Dr. Kwon Video – Part 2

Here’s the second part of Dr. Kwon’s video. Like the first video, it’s very informative (perhaps even more so, at least for me).

Even though I had seen similar statistics before, one of the kickers for me is that only 33% of recurrent cancer is found in the prostate bed (local); 45% will be metastatic; and 22% will be both local and metastatic. As Dr. Kwon rightly points out, knowing where the cancer is located will guide your treatment decisions, and that’s why I have been so reluctant to blindly step into salvage radiation therapy without having first identified the location of the cancer. Why risk the possible toxic side effects of radiation if you’re not radiating in the correct location?

In my previous post, I mentioned that Dr. Kwon was a pioneer in dealing with oligometastatic prostate cancer. At the beginning, many in the profession dismissed his work out of hand (I’ll admit I was skeptical, too), but it seems that over the last 10 years, his work has gained the respect of others and is supported by further research.

In any case, this video is 31 minutes long and I encourage you to watch it.

6 thoughts on “Dr. Kwon Video – Part 2

  1. Adrian Brough

    Wow, that was quite a watch. Thanks Dan, I feel I learnt more in the last hour watching those two videos than I’ve learnt over the seven years (so far) of my journey.
    The bad news is I’ve just had a psma scan following my second recurrence post RP/SRT. My first failure was 3 years after RP. I had SRT when my psa reached 0.1
    SRT gave me undetectable for a year but my psa eventually crept back up to 0.25 two years after the failure. I do feel very lucky that living in the UK my PSMA scan was free and delivered rapidly.
    I’ve been following your journey closely, you are making good decisions. With hindsight I wish I had held out longer and had PSMA before choosing my treatment pathway but PSMA didn’t seem to be on the table then…
    I get my results on the 22nd, I wonder what kind of Xmas present I’m going to get.
    Thanks again, I feel much more informed having watched, but it was kind of uncomfortable!
    Adrian

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    1. HI Adrian,

      Thanks for sharing your story, and sorry to hear that the SRT came up short. I’m glad to hear that you have easier access to PSMA PETs than us here in the US. As this technology becomes the standard of care, I think it will get easier.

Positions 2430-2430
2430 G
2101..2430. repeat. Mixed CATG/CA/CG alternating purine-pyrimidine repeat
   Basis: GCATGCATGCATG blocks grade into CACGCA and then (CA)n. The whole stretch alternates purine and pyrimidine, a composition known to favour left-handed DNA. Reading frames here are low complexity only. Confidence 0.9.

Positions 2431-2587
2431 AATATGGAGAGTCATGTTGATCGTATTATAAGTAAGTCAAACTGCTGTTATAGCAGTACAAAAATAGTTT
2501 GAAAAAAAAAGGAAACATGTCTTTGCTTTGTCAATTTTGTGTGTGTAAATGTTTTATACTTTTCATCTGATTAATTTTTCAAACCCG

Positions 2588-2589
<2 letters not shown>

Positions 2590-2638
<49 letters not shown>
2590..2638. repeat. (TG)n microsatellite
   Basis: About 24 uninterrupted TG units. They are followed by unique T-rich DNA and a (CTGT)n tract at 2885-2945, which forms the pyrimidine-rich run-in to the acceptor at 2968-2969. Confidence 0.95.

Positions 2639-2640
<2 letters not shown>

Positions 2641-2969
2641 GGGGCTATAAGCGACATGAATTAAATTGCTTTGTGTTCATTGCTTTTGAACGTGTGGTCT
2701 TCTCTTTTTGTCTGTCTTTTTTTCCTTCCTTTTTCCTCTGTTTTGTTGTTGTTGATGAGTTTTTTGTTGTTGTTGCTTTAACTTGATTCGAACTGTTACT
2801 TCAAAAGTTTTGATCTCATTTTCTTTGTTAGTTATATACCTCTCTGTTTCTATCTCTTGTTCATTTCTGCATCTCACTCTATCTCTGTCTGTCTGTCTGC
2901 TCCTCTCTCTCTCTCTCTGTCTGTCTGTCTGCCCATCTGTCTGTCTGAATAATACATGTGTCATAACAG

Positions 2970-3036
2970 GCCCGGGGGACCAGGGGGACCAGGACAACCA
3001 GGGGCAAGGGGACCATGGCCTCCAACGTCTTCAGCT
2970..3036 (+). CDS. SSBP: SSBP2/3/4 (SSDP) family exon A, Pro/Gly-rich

I wish you all the best with your results. Please keep me posted.

      Dan

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      1. Adrian Brough

        Hi Dan, I got my psma result back. Nothing to see, probably predictable. My latest PSA yesterday came back at 0.26 so steady for around 8 months.
        I spoke to my Onco this morning and she said I’ll carry on with three monthly psa tests and repeat scans so I feel well looked after.
        Some relief this morning for sure, but the journey continues!
        Have the best Xmas you can
        Adrian

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  2. Lori

    Wow. Dr. Kwon breaks the information down, but still so complicated. I’m glad you went for the PET scan. I hope they can deliver the results tomorrow as expected so you can move forward with a care plan.

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    1. Thanks. Yeah, it’s definitely not an easy topic or disease.

      I have no idea what I may be able to see on my patient portal tomorrow, so it wouldn’t surprise me if I can’t make heads nor tails of it.

      Like

  3. Charles McGill

    Well worth watching and repeat watching. Treating patients blind, which is what currently happens in many cases based solely on a PSA rise and CT and bone scans only – without knowing where the cancer is -seems blatantly illogical. The difference between a dead tumour and a live tumour I’ve never heard of but the use of PET tracers is so clearly superior to current standards of practice. The benefits of identifying cancer locations early, seven years early, and the impact this can have on treatment options and cure rates is impressive. He raises an important question – why with all the recent new advances is there no improvements in survival rates? Sometimes a maverick is needed to shake the orthodoxy. I always remember the case of Dr Barry Marshall, the Australian who won a Nobel Prize for medicine for his role in shattering the orthodoxy around stomach ulcers. Dr Kwon could be a future candidate based on his many years in the field and his unorthodox approach.

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